The B-52's Cosmic Thing gave them two of the most unexpected gifts in their incredible career: a major, out-of-nowhere pop hit, and a second to go with it.
Bouncing back from unspeakable tragedy - the passing of guitarist and founding member Ricky Wilson due to complications from AIDS in 1985 - Cosmic Thing made the quirky Athens, Georgia combo unexpected MTV darlings a decade into their time together thanks to "Love Shack," a crossover pop anthem that peaked at No. 3 on the Billboard charts.
But within a year, the group would score another Top 5 hit off the LP with "Roam," a tuneful travelogue that sounded unlike anything in the B-52's discography. Part of that can be chalked up to Nile Rodgers, the super-producer and CHIC co-founder who helmed hits for Madonna, David Bowie and Duran Duran in the '80s. But another standout facet of "Roam" is how vocalist Fred Schneider cedes the spotlight entirely to singers Kate Pierson and Cindy Wilson, who bring sweet leads and fresh harmonies to the bouncy melody.
Years later, Wilson revealed the "deep hidden meaning" - a phrase https://www.vulture.com/2015/07/nile-rodgers-chic-its-about-time.htmlRodgers would popularize in his hitmaking philosophy - behind "Roam," suggesting it was actually a song not about traveling from place to place but the mysteries of loss. "'Roam' has many meanings, but it’s a beautiful song about death," she told Classic Pop magazine in 2019. "It’s about when your spirit leaves your body and you can just roam.”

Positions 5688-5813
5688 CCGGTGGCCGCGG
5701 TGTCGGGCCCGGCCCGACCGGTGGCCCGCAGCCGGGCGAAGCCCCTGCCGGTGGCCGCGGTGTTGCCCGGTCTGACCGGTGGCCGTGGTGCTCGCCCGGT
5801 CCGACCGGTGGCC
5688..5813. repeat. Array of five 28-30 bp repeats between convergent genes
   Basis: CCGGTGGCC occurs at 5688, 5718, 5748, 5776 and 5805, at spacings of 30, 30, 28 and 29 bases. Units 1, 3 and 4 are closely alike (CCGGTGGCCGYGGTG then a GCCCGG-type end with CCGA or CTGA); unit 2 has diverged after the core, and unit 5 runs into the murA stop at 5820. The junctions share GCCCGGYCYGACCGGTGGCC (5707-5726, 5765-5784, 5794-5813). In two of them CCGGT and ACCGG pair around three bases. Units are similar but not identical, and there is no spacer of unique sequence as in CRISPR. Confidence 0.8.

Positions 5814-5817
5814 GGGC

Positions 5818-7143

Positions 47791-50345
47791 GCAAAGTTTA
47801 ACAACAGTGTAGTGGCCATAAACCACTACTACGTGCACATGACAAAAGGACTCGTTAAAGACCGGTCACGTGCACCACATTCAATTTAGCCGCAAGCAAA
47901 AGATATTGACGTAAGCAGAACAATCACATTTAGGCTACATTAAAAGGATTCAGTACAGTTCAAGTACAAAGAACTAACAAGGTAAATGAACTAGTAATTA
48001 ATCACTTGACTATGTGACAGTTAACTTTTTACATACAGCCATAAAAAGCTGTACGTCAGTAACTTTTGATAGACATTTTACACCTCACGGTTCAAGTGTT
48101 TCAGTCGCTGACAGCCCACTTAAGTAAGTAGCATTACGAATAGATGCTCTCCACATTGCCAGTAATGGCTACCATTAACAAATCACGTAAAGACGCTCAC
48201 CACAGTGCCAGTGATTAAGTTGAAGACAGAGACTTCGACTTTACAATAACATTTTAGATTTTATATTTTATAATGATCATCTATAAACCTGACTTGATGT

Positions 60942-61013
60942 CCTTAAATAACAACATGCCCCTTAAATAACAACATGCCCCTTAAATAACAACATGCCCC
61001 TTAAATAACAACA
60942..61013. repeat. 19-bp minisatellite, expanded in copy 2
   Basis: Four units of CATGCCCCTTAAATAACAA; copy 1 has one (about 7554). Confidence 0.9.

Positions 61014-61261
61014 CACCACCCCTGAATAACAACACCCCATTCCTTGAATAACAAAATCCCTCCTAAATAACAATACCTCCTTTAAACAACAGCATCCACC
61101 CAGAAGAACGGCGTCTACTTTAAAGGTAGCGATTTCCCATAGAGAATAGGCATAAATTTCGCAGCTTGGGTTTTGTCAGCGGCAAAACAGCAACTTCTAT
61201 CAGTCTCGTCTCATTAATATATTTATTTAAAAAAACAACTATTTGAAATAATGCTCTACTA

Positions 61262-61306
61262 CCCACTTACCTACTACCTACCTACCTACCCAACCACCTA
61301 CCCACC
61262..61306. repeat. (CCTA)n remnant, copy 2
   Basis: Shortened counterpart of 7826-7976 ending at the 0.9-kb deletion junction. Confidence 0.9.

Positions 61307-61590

Like "Love Shack," "Roam" soared to No. 3 on the Hot 100 while also reaching charts in the United Kingdom, Ireland, Australia, New Zealand and other places that hadn't caught B-52's fever since "Rock Lobster" at the end of the previous decade. It also earned the group a Grammy nomination for Best Pop Vocal Performance by a Duo or Group. While it became a shining moment for Pierson and Wilson, it would soon, temporarily, become a song that only Pierson would tackle, when Wilson took a brief hiatus from the band in the first half of the '90s.
But Pierson had no hard feelings for her bandmate, then or now. "We’re still friends, which is a miracle after 40 years of touring," she told The Guardian in 2019. "We’ve taken a lot of breaks too, and we haven’t made that many records, so we’ve taken the pressure off. We’re friends enough to give each other space, and we know what pushes each others’ buttons...It’s like those families where it’s dysfunctional and sometimes it’s better not to say things. But we still hang out together, and we eat together and party together. That’s kind of miraculous, that we love each other.”